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EQ assessment: how we measure emotional intelligence

We become better leaders and build better relationships through awareness of our own and others’ emotions, communicating better, making more effective decisions and increasing our stress resilience. Assessment of your emotional quotient, or EQ, is not an end in itself. It’s a means to an end. The EQ-i 2.0 gives you information about your EQ competencies so you can best decide your next steps to becoming a more effective leader, a stronger team player.

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Fifteen dimensions of human nature

We don’t stow our emotions in the overhead. They’re a part of us that affects our behaviour, our actions and our effectiveness. We ignore emotions at our peril. And when we’re intelligent about our emotional operating system, we make better decisions, increase our capacity to cope with stress and build strong relationships.

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assess, predict, perfectAssess, predict, perform

So measurement of your EQ is the first step. But how can emotional intelligence be measured? Is it reliable? Does it have predictive value? Is it scientific? These are the kinds of questions that, over two decades, have led us to recommend using the EQ-i 2.0, a Level B Psychometric assessment based on the research of Dr. Reuven Bar-On, licensed by Multi-Health System Inc, or MHS. It is one of the most reliable, valid and highly researched EQ assessment tools [pdf link]. Because it is a Level B Psychometric, this means that the EQ-i 2.0 can only be given by a certified administrator.

The EQ-i 2.0 model of emotional intelligence is based on fifteen competencies grouped into five composites: Self-Perception, Self-Expression, Interpersonal, Decision Making and Stress Management. The fifteen competencies, taken together, provide a total EQ. The EQ-i 2.0 report also provides some initial interpretation of the fifteen competencies. A one-to-one debrief is always included with an EQ-i 2.0 assessment, as results need to be interpreted by a certified administrator.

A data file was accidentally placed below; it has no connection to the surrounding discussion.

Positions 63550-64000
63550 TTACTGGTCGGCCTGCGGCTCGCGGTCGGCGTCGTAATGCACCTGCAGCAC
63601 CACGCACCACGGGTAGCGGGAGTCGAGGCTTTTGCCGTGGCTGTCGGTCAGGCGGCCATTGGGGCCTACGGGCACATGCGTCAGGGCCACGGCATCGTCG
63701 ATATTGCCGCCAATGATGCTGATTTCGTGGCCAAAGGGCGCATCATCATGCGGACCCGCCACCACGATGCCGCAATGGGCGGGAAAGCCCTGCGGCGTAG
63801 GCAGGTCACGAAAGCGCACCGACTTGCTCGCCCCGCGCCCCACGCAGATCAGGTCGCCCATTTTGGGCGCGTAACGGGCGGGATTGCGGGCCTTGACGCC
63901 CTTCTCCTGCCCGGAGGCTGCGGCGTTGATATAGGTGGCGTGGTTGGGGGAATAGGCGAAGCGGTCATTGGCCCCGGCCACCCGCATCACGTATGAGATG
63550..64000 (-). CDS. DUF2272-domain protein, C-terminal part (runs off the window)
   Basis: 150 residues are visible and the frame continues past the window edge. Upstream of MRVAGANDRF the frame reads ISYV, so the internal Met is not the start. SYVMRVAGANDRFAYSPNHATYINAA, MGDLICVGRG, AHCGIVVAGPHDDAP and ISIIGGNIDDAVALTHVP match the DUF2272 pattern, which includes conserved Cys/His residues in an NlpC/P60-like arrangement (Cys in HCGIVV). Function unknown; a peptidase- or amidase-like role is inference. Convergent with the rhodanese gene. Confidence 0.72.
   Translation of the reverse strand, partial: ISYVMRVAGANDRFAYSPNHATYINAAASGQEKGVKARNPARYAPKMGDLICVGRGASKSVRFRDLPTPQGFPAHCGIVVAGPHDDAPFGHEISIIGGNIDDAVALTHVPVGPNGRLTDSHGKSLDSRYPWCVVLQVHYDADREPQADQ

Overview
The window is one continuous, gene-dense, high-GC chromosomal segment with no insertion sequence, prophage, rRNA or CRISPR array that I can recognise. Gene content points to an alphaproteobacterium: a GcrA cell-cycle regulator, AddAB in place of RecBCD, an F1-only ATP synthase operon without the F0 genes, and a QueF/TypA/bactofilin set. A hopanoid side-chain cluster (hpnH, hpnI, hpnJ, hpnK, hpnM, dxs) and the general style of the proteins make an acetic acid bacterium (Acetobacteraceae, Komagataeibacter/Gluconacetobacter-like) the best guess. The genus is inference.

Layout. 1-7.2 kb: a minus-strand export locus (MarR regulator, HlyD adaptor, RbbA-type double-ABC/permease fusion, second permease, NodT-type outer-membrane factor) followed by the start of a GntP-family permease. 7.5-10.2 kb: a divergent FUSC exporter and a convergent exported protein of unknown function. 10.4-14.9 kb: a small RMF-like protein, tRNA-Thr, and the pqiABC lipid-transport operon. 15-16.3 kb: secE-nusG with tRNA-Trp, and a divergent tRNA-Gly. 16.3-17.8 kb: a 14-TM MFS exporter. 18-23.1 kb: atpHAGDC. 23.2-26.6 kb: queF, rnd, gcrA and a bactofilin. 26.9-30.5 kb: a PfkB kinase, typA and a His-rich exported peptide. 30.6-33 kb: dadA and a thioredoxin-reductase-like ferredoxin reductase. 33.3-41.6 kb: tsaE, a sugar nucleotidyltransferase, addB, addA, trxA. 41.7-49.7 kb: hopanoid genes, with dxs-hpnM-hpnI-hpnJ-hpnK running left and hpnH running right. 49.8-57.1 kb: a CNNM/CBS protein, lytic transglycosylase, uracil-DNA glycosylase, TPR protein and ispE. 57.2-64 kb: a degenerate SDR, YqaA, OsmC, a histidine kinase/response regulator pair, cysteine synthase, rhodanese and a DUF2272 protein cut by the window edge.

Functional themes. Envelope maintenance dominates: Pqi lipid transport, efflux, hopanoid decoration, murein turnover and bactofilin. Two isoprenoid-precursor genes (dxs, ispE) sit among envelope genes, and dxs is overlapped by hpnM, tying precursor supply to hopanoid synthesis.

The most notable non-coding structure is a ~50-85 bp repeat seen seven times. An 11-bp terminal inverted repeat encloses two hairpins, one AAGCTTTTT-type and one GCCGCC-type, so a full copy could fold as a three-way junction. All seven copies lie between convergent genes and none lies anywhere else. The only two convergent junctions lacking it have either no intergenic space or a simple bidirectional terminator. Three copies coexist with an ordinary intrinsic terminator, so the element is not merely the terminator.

The fifteen competencies in the EQ-i 2.0 act as building blocks for developing competencies. To do this, each subscale must measure different skills. For example, your ability to have strong interpersonal skills is different than your capacity to be intelligently aware of yourself. So, these capacities need to be measured separately. Further, your ability to be intelligently aware of yourself, or self-perception, can be further analyzed into its component parts: self-regard, self-actualization, and emotional self-awareness. When we have a refined set of competencies, that relate to each other but measure different skills, we can build development plans that produce real change.

In addition to the fifteen competencies and the five composites, the EQ-i 2.0 report provides a total EQ inventory and a well-being indicator, providing information about the big picture of someone’s life.

The model

model for eq-i 2.0

Report features

  • total EQ
  • five composite scales
  • fifteen competencies, or subscales
  • well-being indicator
  • interpretation and elaboration of the potential meanings and impacts of these measures

 

Assessment for EQ takes place in two ways

EQ-i 2.0: self assessment

The EQ-i 2.0 is a self-report tool. It’s a series of questions that can be responded to in about twenty minutes.

Find out more about the EQ-i 2.0

EQ 360: multi-rater assessment

The Multi-Rater Assessment or 360 degree Assessment combines your personal assessment, based on your personal perceptions, with the perceptions of others who know you well. It requires both you and others to fill out an assessment.

Find out more about the EQ 360

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